Integrating climate in Ugandan health and subsistence food systems: where diverse knowledges meet

Bianca van Bavel*, Lea Berrang Ford, Rebecca King, Shuaib Lwasa, Didacus Namanya, Sabastian Twesigomwe, Helen Elsey, Sherilee L. Harper

*Corresponding author for this work

Research output: Contribution to journalArticleAcademicpeer-review

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Background: The effects of food insecurity linked to climate change will be exacerbated in subsistence communities that are dependent upon food systems for their livelihoods and sustenance. Place-and community-based forms of surveillance are important for growing an equitable evidence base that integrates climate, food, and health information as well as informs our understanding of how climate change impacts health through local and Indigenous subsistence food systems. Methods: We present a case-study from southwestern Uganda with Batwa and Bakiga subsistence communities in Kanungu District. We conducted 22 key informant interviews to map what forms of monitoring and knowledge exist about health and subsistence food systems as they relate to seasonal variability. A participatory mapping exercise accompanied key informant interviews to identify who holds knowledge about health and subsistence food systems. Social network theory and analysis methods were used to explore how information flows between knowledge holders as well as the power and agency that is involved in knowledge production and exchange processes. Results: This research maps existing networks of trusted relationships that are already used for integrating diverse knowledges, information, and administrative action. Narratives reveal inventories of ongoing and repeated cycles of observations, interpretations, evaluations, and adjustments that make up existing health and subsistence food monitoring and response. These networks of local health and subsistence food systems were not supported by distinct systems of climate and meteorological information. Our findings demonstrate how integrating surveillance systems is not just about what types of information we monitor, but also who and how knowledges are connected through existing networks of monitoring and response. Conclusion: Applying conventional approaches to surveillance, without deliberate consideration of the broader contextual and relational processes, can lead to the re-marginalization of peoples and the reproduction of inequalities in power between groups of people. We anticipate that our findings can be used to inform the initiation of a place-based integrated climate-food-health surveillance system in Kanungu District as well as other contexts with a rich diversity of knowledges and existing forms of monitoring and response.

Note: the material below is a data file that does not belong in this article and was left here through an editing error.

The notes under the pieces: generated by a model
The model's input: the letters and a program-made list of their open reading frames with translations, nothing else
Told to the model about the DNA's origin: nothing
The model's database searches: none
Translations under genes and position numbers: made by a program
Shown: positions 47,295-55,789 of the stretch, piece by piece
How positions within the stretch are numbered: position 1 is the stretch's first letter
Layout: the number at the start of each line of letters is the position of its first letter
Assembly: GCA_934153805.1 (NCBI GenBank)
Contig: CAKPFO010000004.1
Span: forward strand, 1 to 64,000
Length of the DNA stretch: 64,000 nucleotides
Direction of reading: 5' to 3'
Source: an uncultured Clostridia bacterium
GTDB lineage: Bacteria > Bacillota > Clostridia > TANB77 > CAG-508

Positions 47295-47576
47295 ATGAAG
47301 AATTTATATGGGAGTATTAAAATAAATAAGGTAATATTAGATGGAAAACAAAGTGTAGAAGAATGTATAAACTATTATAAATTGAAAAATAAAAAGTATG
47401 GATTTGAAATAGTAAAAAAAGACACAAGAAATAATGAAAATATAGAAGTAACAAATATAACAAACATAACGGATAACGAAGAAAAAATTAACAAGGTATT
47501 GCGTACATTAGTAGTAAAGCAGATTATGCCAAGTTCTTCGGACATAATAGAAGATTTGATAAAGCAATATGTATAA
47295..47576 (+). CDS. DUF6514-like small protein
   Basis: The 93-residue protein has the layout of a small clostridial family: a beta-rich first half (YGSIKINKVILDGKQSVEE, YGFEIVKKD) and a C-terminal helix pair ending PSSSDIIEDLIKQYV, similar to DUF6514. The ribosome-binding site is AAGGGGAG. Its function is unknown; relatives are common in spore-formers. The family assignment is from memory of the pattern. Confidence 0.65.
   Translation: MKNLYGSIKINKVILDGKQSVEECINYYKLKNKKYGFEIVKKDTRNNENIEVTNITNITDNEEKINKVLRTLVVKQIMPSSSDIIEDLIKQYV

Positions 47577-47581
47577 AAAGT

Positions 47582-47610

Original languageEnglish
Article number1864
Number of pages19
JournalBMC Public Health
Issue number1
Publication statusPublished - Dec 2020
Externally publishedYes

Bibliographical note

Funding Information:
Funding for this research was provided by a PhD Scholarship from the University of Leeds, Priestley International Centre for Climate. This research is also connected to a larger project on Indigenous Health and Adaptation to Climate (IHACC) with field study sites in Uganda, Peru, and Canada. Financial support for that project is provided by the International Development Research Centre, Tri-Council Initiative on Adaptation to Climate Change, IHACC, IDRC File nos. 106372–003, 004, 005. The funding sources had no role in the study design; in the collection, analysis, and interpretation of data; in the writing of the manuscript; or in the decision to submit for publication.

Publisher Copyright:
© 2020, The Author(s).


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